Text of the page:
The Weeks Eats {14.4.17}

So we’re now on Easter Holidays! Is it just me or is this year going by really quickly?

With Pip at home and as we had family visiting earlier this week, we’ve been doing lots of Easter baking! To an extent, my diet has fallen by the wayside a little, although I am trying to keep with working and making sure that even if I’m having a few treats, my main meals are still healthy and low calorie. I have accepted that I’m simply not going to lose as much weight over the next couple of weeks.

But you’ve got to treat yourself, especially at special times of the year! So here are our two favourite Easter baking recipes:

Cornflake Nests

A staple recipe when cooking with children, we’ve been making these every year since Pip was about two. Only this year, now at 7 years old, has Pip been allowed to stir the melting chocolate in the saucepan (obviously with close supervision!).



150g cornflakes

150g milk chocolate

75g butter

4 tbsp golden syrup

Cadbury’s Mini Eggs (optional)


Break the chocolate into small pieces and add to a small saucepan, along with the butter and golden syrup. Over a low to medium heat, stir until everything has melted. Leave for a few minutes to cool a bit (maybe while you weigh out your cornflakes).

Put the cornflakes in a large mixing bowl then pour the melted ingredients over them. Stir thoroughly to coat all the cornflakes but be careful not to crush them!

Spoon the mixture into cupcake cases. Top with a couple of mini eggs, if using. Put them in the fridge for about an hour to set. Then tuck in!

Carrot Cupcakes

I wouldn’t call these healthy exactly but they are a little better than a standard cupcake. I don’t often use oil in cakes but that plus the carrots make these super moist – delicious!

carrot cupcakes


200g carrot, grated

200g self raising flour

175g light brown sugar

1tsp bicarbonate of soda

2tsp mixed spice

zest 1 orange

2 eggs

150ml vegetable or sunflower oil

225g icing sugar

3-4 tbsp hot water

1 tsp vanilla extract

Decorations (optional)


Preheat oven to 180 degrees (160 degrees fan, gas mark 4). Line a 12 hole muffin tray with paper cases.

Add to a large mixing bowl the flour, sugar, bicarbonate of soda, mixed spice and orange zest. Mix well.

In another bowl or jug, add the oil and eggs and whisk together thoroughly.

Add the wet ingredients to the dry, along with the carrot. Mix everything until combined.

Spoon the mixture into the prepared paper cases.

Bake in the oven for 20-25 minutes. Then allow to cool completely before icing.

To make the icing, put the icing sugar in a mixing bowl, add the vanilla extract then gradually add the boiling water, mixing as you go. You should end up with a fairly thick icing but not a paste.

Use a spoon to pour icing over the cakes (who cares if it dribbles a bit, right?), then use the back of the spoon to spread the icing to cover each cake completely.

Add decorations, if using (I found these cute little carrots for mine but you could use sprinkles or anything else that takes your fancy!). Allow fifteen minutes or so for the icing to set.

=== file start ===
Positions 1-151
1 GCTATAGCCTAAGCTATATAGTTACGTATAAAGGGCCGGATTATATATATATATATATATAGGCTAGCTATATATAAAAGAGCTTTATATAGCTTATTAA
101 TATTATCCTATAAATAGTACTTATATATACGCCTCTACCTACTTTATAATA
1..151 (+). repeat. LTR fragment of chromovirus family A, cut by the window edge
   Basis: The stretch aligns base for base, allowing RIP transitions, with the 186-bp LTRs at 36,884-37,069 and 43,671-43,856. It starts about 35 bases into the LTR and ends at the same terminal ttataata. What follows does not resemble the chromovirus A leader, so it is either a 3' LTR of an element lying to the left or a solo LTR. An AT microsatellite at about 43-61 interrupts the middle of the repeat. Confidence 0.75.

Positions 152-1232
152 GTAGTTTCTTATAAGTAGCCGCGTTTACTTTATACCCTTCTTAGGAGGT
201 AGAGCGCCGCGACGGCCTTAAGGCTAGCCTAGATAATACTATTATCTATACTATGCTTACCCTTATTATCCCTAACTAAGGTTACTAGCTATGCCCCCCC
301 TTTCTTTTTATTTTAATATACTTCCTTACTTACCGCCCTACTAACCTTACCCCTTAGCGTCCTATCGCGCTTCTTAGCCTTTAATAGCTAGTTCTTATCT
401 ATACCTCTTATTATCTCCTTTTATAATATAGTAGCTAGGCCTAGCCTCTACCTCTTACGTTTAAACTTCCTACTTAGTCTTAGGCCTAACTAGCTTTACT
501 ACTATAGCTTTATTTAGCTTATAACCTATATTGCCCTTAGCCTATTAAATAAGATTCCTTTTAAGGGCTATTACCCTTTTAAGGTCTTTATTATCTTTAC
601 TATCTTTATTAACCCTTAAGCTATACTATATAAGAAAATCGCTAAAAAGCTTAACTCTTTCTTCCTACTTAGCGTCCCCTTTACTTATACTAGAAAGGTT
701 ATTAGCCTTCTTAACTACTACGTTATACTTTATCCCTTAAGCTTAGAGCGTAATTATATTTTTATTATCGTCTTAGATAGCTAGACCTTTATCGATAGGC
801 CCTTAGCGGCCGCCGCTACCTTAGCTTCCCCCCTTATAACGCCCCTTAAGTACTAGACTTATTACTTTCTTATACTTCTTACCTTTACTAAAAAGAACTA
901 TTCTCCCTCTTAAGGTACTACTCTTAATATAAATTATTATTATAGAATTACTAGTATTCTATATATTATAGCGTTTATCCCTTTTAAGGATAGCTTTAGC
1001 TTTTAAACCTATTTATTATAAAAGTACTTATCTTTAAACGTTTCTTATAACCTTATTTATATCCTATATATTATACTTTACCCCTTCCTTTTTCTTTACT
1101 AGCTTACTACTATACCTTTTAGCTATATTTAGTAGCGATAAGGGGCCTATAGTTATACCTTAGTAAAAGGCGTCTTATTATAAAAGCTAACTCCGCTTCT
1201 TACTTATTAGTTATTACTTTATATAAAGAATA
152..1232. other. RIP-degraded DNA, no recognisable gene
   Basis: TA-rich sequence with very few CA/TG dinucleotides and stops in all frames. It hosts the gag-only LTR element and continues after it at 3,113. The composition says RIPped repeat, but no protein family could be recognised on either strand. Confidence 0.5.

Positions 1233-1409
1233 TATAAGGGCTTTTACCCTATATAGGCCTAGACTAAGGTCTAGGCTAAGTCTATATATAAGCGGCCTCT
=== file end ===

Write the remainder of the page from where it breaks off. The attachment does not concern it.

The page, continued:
This week I also tried out another meal prep idea. If you read the last The Weeks Eats, you’ll have seen my black bean and veg stew that lasted me a few days. This time, I’ve gone for turkey mince. I sautéed it in a little oil with a minced clove of garlic. Once it was cooked, I mixed half of it with chopped tomatoes and mixed herbs and the other half I mixed with chopped spring onions, soy sauce, honey and ginger. I shared each mixture between two food containers then added some steamed vegetables. Once they were cool, I popped them in the fridge. Four days of lovely lunches ready to go!

PicMonkey Collage-2

Plenty of other bloggers have been posting their own Easter treats too! The following are a few of my favourites. Alice from NewYoungMum made these awesome looking Speckled Easter Cake – I love the alternating sponges inside. These Easter Egg Sprinkle Cookies from Sarah’s Little Kitchen are so cute! As a big peanut butter fan, I’d love to try these Chocolate Peanut Butter Easter Eggs from Invisible No More – so beautifully decorated too!

So that’s my second The Weeks Eats done! I hope you enjoyed it. I’m hoping for some nice weather next week so I might be posting some of our favourite picnic ideas and recipes!

Thanks for reading.


The Weeks Eats {05.04.17}

I’ve been wanting to start blogging more about food for a while now. Since this week I really felt like I’ve fallen into some surprisingly good habits and managed to lose another 3lb (Yay!), now seems like a good time to start another good habit – a weekly blog post about food. I plan for this to be a sort of roundup of recipes I’ve used in the last week, what I’ve eaten outside home, tips and ideas for cooking and meal prep and recipes that I’ve found and fancy trying out soon. I hope you like it!

To begin with, here’s a recipe I used last week for several of my lunches:

Bean & Veggie Stew

Now this is my take on another recipe I tried ages ago that was actually a chilli. But I don’t actually like my food very hot so I took the chilli out so I can’t really call it a chilli anymore (we all remember Jamie Oliver’s paella debacle!). So instead it’s now a stew. Anyway, I like eating this with brown rice or stuffed in a pitta or even with a poached egg perched on top. It’s ridiculously simple and easy to make, very healthy and could easily be adapted with different beans or vegetables.